However, the House of Lords decided that the sixth Earl’s assumption of the Barony of Strange had been erroneous. It was deemed that there were now two Baronies of Strange, the original one created in 1299 and the new one, created "accidentally" in 1628. Another noteworthy writ of acceleration was issued in 1717 to Charles Paulet, Marquess of Winchester, heir apparent of Charles Paulet, 2nd Duke of Bolton, he was meant to be summoned in his father's junior title of Baron St John of Basing, but was mistakenly summoned as Baron Pawlett of Basing. This inadvertently created a new peerage. However, the Barony of Pawlett of Basing became extinct on his death, while the Dukedom was passed on to his younger brother, the fourth Duke; the summons of Thomas Butler, 6th Earl of Ossory to the English House of Lords in 1666, as Baron Butler, of Moore Park, may represent an error for a writ of acceleration in his father's peerage of Baron Butler, of Lanthony. When it had been decided that the eldest son of a peer should become a member of the House of Lords, the alternative to a writ of acceleration was to create a new peerage.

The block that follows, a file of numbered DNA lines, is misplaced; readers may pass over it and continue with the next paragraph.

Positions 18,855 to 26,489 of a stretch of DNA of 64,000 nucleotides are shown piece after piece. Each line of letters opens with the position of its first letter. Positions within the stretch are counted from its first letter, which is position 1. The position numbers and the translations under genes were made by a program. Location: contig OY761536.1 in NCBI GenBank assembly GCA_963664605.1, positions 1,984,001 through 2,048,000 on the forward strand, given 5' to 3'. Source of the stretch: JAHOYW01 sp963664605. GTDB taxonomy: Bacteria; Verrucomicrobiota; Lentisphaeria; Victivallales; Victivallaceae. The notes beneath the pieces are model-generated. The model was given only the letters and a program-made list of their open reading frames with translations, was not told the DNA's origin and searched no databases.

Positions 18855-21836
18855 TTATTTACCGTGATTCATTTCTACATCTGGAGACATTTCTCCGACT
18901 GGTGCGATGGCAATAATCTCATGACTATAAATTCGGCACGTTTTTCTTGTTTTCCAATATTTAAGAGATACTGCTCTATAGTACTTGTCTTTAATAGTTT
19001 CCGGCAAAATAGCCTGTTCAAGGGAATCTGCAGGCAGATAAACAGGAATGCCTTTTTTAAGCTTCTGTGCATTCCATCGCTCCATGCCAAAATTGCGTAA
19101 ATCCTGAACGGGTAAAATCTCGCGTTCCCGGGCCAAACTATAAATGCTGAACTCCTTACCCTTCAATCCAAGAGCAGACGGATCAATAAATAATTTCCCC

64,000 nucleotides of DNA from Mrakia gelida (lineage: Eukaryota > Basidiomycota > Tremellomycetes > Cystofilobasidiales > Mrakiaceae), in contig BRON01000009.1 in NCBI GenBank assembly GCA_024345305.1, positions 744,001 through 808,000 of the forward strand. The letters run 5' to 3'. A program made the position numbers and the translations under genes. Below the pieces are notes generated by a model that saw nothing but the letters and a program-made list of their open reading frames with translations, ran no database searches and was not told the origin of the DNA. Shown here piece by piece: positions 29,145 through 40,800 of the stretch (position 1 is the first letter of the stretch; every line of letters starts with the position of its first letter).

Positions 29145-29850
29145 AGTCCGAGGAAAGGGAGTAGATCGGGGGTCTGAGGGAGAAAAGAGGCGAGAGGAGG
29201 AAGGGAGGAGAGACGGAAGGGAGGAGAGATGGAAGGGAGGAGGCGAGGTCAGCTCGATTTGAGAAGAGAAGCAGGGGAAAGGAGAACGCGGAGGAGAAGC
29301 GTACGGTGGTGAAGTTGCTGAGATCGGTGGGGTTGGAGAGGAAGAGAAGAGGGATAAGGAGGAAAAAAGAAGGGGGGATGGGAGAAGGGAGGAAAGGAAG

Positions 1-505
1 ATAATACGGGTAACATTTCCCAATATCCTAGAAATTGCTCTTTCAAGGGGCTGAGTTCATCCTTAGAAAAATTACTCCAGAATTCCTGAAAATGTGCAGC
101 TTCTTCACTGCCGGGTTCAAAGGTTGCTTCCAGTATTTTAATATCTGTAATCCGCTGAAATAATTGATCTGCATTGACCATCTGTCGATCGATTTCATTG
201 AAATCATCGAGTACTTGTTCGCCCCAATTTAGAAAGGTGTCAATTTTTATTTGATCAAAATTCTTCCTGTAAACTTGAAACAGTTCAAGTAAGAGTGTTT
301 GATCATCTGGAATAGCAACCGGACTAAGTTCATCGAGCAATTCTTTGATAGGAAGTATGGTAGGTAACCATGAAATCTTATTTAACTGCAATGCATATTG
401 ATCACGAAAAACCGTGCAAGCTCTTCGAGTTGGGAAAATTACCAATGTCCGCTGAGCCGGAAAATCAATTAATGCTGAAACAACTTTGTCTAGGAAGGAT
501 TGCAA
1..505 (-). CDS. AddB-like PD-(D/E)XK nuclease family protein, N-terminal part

For example, in 1832 Edward Smith-Stanley, Lord Stanley and heir apparent of Edward Smith-Stanley, 12th Earl of Derby, was given a new peerage as Baron Stanley, of Bickerstaffe. Two years he succeeded his father in the Earldom; this was in contrast to his son, Edward Smith-Stanley, 14th Earl of Derby, who in 1844 was summoned to the House of Lords through a writ of acceleration in the aforementioned title of Baron Stanley, of Bickerstaffe. Other examples of new peerages being created for heirs apparent include the barony of Butler in the peerage of England, 1666, for Thomas Butler, 6th Earl of Ossory, eldest son of James Butler, 1st Duke of Ormonde, who sat in the English House of Lords by virtue of this title, although he had been accelerated to the Irish House of Lords as Earl of Ossory. After his career in the House of Commons was ended by a defeat in the 1974 general election, Lord Balniel was given a life peerage as Baron Balniel, of Pitcorthie in the County